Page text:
Bismuth2.0: Official Announcement

Late last year, the Bismuth Foundation unveiled “Bismuth2.0”. The reveal was brief, did not go into any detail and the team remained silent on the topic for the following months.

We would like to thank everyone for their patience, the time has finally come for the big reveal! Let’s get right into it.

The Basics

A Refreshed Look

As some may have noticed, Bismuth partially “stealth rebranded” in late 2020 shortly after the Bismuth2.0 unveil. It was necessary to have a logo that was professional, but paid respect to the legacy artwork-themed logo for continuity. The new logo retains the same abstract and color scheme of the previous logo, while being much more minimalist and modern. Going into the Bismuth2.0 launch, this will be adopted as the official logo.

Bismuth2.0 Core

Bismuth originated as a single-file code base. It grew to become a powerful engine after many thousands of updates & code iterations. With Bismuth2.0, it was time to consolidate, organize and clean up to get better control of the code, permit easier maintenance and streamline external work on the code. Regardless of the core overhaul, the new V2 code base will retain full compatibility with legacy nodes. Legacy support may be dropped at one point in the future once Bismuth2.0 has fully transitioned. Below is a summary of the core overhaul.

  • Core code consolidated, organized and cleaned.
  • Improved documentation for code, structures and custom architecture.
  • Improved functional isolation with help of core modules.
  • Easier to test with both unit tests on core modules as well as end-to-end test using the local regmode.
  • Amounts are now stored under integer format instead of decimals, which allows for a smaller ledger, faster balance queries and no more complex rounding handling.
  • Signatures and public keys are stored as binary instead of hex; meaning that less database space is required.
  • Startup sequence fully reworked with “solo mode” on initiation.
  • More sanity checks at startup.
  • Reorganization and refactoring of code under logical units.

The move to V2 core spreads across a whopping 246 commits, 142 changed files, 12,142 additions and 4,917 deletions.

Easier on-boarding

The Bismuth mobile wallet – more on that below – and growing support for native Bismuth tokens makes it way easier for everyone to use Bismuth and its little known features.
As a result, it is also easier to build upon Bismuth, with more and more infrastructure and tools exposing undervalued use cases based upon native tokens or more evolved second layer protocols Bismuth supports thanks to its unique design.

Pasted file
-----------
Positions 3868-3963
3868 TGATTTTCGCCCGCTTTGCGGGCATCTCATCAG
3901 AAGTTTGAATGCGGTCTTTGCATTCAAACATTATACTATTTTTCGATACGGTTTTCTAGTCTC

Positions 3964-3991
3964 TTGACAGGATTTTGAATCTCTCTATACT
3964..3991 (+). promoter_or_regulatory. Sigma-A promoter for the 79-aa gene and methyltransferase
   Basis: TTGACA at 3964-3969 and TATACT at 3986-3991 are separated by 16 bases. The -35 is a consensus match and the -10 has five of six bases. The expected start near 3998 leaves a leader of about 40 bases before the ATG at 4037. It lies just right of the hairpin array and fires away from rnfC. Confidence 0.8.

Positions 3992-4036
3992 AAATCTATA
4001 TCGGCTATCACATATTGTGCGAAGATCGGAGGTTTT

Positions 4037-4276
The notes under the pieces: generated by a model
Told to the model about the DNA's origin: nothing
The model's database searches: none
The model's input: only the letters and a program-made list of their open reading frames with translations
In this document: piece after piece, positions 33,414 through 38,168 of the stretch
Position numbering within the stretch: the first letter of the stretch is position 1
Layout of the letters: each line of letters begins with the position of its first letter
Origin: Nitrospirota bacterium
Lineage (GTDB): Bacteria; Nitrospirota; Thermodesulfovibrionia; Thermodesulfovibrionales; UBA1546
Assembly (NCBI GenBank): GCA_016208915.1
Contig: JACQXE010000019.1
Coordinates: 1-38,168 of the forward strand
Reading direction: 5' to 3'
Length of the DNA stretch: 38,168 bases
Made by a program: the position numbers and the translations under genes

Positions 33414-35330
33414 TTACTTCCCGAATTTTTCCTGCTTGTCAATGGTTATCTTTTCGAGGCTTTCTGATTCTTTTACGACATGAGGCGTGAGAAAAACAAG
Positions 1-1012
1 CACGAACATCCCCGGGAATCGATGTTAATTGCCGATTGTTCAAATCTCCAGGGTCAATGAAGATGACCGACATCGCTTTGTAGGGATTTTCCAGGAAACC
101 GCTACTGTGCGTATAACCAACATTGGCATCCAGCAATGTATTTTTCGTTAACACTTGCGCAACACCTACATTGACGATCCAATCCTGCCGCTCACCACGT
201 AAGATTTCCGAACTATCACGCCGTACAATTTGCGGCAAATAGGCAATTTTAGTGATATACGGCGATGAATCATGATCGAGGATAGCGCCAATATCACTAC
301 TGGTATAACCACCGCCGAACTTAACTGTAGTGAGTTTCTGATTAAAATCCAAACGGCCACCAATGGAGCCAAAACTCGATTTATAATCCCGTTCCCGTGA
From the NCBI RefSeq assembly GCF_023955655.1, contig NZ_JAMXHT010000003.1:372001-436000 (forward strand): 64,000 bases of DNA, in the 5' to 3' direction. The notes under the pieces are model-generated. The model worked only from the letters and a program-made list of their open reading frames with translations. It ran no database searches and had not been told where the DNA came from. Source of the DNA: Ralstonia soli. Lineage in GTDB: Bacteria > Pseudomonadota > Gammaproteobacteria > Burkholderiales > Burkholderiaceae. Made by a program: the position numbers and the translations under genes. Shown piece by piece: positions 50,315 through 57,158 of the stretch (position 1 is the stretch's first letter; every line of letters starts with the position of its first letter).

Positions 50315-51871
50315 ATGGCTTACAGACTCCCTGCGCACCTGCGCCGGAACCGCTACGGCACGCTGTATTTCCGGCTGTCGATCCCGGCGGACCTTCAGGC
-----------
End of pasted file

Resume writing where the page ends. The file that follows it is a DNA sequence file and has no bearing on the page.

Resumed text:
Sticking with early goals, we aim to make Bismuth the platform of choice when it comes to learn, play, research and build practical applications with core blockchain concepts and Python.

Marketing and communication

Until then, we had hoped the technical documentation, code samples, proof of concept distributed apps (dApps) and monthly progress reports would provide enough matter for other developers and users to fully grasp what we were building, then translate that into more end user oriented content for anyone to understand.

This seems to be over-optimistic so the team will, in the future, provide more end-user oriented and practical short content to clearly convey the specifics of Bismuth and the powerful framework it has become. Existing, working, but under-the-radar apps and use cases will also be given some well deserved light.

The recent months also saw the emergence of several valuable contributions ranging from third party developers to just users learning.
This proved how easy Bismuth is to work with. These contributions have been rewarded by the developers fund.

In order to trigger further similar contributions, more rewards are planned and a list of potential bounties with detailed specifications will be released over the next months.

Decentralized Finance

Decentralized Finance – “DeFi” – has been on the tip of everyone’s tongue over the past year. With a skyrocketing population of individuals growing tired of the world’s financial institutions, the democratization of finance is at its infancy- and the crypto industry is its nurturer. There have been many projects that have already taken the first steps in this space.

With Bismuth2.0, DeFi functionality built on top of Bismuth becomes a reality.

Atomic Swaps

Bismuth was a project written from scratch, and unfortunately was not born with the bells and whistles derived from forked protocols. One of such things is the atomic swap- which is a functionality that enables cross-chain swaps. This particular feature allows an individual to trade a coin from one chain against a coin on a different chain in an almost trustless manner. Bismuth had no simple mechanism to achieve this functionality- until now.

A timelock mechanism – a crucial component for atomic swaps – is in the design phase, and will be tested and released once the V2 network is stable.

With this functionality, cross-chain atomic swaps become a reality.